2nd Day in Kyoto

I have been in Kyoto for two days now.  Today, Sunday, we got up at 5:00am to get to the biggest temple flea market in Kyoto by 6:00.  3 1/2 hours was not nearly enough time to see half the stalls, much less take in the temple and gardens.  I chose a beautiful stack (mountain?) of men’s and women’s kimonos which took three of us with four bags each to drag to the car half a mile away.  We were also carrying a cast iron lantern and the backpack mentioned below.  This is a strange and wonderful culture.  I found a 200 year old Edo period raincoat with rare Edo patterns of indigo dyeing and a huge, 100 year old, leather, herbalist’s backpack with perhaps 20 woven trays and one hundred sections for healing herbs.  Continue reading “2nd Day in Kyoto”

24 Hours in Kyoto

I have now been in Japan a bit more than 24 hours in Kyoto.  I so love it here!  Got in late and was picked up by a good friend, Rhett, at 7:15pm at Starbucks across from the new train station.  We went out to my favorite (to date) Okinawa restaurant.  Having been up for 30 hours with no sleep, I slept well in Rhett’s guest room from 12:00am until 6:00am this morning when we needed to be up to get to a country auction up in the mountains 1 1/2 hours from Kyoto that started at 7:50am.  It was cold and raining hard all morning, but at least they let me stand under the roof this time!  Eight hours of standing on cold concrete in the windy winter was a painful, but amazing adventure.  No one is allowed in these auctions without a license.  Rhett thinks I’m cool enough to slip in, white skin and all.  We found lots of crazy good pieces straight out of Kyoto area country homes. Continue reading “24 Hours in Kyoto”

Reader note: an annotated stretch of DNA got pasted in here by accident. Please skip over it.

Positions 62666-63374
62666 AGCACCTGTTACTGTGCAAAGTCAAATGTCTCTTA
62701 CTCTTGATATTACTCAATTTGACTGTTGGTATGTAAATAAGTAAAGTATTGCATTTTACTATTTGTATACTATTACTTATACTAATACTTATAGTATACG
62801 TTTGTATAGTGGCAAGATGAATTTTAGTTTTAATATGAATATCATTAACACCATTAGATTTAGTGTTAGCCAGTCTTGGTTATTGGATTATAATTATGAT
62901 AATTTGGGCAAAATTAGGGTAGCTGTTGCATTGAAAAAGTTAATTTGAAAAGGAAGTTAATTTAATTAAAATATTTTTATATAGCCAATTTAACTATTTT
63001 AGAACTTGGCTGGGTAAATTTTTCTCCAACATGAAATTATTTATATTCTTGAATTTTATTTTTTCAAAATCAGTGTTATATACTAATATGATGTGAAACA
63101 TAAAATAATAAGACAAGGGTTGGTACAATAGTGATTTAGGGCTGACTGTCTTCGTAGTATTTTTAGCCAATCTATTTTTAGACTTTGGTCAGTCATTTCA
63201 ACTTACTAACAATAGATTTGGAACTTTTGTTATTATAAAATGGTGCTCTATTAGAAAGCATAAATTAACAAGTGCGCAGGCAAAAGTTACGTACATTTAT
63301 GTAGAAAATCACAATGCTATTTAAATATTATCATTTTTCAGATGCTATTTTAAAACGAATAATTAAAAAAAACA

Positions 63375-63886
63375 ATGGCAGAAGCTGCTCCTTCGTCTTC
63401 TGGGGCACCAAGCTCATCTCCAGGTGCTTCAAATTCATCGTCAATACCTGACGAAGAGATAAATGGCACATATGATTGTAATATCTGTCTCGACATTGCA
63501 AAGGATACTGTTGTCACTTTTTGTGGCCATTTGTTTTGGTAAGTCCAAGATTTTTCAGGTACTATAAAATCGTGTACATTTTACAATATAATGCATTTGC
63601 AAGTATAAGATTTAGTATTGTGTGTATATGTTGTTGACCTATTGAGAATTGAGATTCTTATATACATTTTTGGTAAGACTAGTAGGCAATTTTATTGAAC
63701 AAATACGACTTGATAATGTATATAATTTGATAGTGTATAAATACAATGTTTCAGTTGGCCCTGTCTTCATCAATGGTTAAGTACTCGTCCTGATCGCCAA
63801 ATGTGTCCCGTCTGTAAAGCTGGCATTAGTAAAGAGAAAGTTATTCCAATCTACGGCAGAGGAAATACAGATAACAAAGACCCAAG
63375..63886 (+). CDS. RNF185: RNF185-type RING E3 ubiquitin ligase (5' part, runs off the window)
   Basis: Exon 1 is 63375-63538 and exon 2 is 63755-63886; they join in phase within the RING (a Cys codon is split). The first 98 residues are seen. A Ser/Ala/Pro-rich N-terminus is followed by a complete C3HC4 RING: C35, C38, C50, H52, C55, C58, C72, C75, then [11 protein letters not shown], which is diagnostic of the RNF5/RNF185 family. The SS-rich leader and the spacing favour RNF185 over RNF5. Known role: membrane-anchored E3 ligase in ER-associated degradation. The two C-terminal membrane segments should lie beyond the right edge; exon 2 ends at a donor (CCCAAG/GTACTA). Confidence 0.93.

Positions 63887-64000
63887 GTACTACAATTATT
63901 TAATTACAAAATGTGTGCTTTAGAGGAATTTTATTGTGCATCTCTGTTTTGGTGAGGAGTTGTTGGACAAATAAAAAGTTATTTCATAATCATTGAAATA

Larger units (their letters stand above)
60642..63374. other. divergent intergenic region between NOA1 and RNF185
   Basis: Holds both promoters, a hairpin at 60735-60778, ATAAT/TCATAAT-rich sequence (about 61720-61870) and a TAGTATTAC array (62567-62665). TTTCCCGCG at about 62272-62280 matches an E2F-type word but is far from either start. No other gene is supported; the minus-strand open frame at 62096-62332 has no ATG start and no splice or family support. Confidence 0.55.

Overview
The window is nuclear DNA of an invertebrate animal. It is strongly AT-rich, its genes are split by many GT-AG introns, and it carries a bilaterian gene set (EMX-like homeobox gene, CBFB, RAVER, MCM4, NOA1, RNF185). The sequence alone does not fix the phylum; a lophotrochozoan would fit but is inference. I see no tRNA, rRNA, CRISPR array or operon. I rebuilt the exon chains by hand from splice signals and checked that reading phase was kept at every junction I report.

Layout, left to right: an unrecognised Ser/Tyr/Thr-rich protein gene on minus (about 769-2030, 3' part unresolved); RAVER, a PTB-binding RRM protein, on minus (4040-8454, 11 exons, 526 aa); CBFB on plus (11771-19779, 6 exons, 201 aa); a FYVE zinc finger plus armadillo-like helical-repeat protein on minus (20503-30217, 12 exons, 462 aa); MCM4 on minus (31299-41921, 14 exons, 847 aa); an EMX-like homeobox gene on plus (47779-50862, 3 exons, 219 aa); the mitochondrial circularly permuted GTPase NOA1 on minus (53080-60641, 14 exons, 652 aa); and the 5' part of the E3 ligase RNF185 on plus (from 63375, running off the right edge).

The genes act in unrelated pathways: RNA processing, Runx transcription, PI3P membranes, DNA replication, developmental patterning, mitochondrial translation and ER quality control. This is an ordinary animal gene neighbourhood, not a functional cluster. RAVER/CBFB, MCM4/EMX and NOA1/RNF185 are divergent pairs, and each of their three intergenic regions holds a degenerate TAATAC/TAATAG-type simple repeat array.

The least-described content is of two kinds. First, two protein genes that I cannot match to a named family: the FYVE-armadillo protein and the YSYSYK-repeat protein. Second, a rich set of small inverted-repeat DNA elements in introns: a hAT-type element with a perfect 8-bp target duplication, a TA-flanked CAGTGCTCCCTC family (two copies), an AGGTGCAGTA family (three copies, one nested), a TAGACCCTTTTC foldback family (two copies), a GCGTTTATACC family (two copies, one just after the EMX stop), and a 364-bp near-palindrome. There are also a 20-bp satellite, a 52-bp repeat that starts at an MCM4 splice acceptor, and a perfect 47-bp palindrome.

Discovery

Yesterday, as we were preparing for our Japan show and opening party, I stumbled across an 18th century folding screen painting by a well-known Japanese artist, Okyo Maruyama.  This kind of discovery is something that only occurs in the movies, on the Antiques Road Show, or in daydreams.  We have been working on the group of twenty Japanese folding screens that arrived recently.  I was in Japan in March collecting for David Alan Collection and purchased an amazing assortment of 90-300 year old screens. Continue reading “Discovery”

The Gateway to Heaven

On my first morning in Kyoto I walked into an 800-year-old temple garden. When confronted by the precision of elegantly raked sand, vivid mounds of spring-green moss, and 400-year old windswept pines, I stood stock still, deeply touched, and unable to move forward. I’d found perfection. In this garden, man and nature merged to create a simple, absolute gift. This was one of those rare moments when thought utterly disappears and inexplicable joy takes its place. Continue reading “The Gateway to Heaven”

Japan: A Culture of Quality

(Below is an excerpt from a letter I wrote home to America while I was in Japan in early March 2011, a day before the earthquake and tsunami hit)

Japan, at last, I’ve come home (to you). As I walk the streets, visit galleries, warehouses, and auctions, I feel I know these gardens, and temples. I get chills of awe and recognition hourly. As I wander though a 700-year-old temple garden,  I’m stopped in my tracks by a flash of sunlight filtered though the bare trees landing on a bed of moss so green it glows. Tigers come alive for me on a 200-year-old folding screen. Temple bells ring long and true. I’m home. Continue reading “Japan: A Culture of Quality”

Hi Folks

Hi Folks,

The weeks fly by, yet even last month seems like a year ago. Life is full of challenges and fun, projects and beauty. My internal 2011 clock is suspended when I travel. Days, dates, and even seasons slip by almost unnoticed as I explore and enjoy the diverse cultures of Bali, Thailand, Laos, Montana, Japan, San Diego, and Bali again. Continue reading “Hi Folks”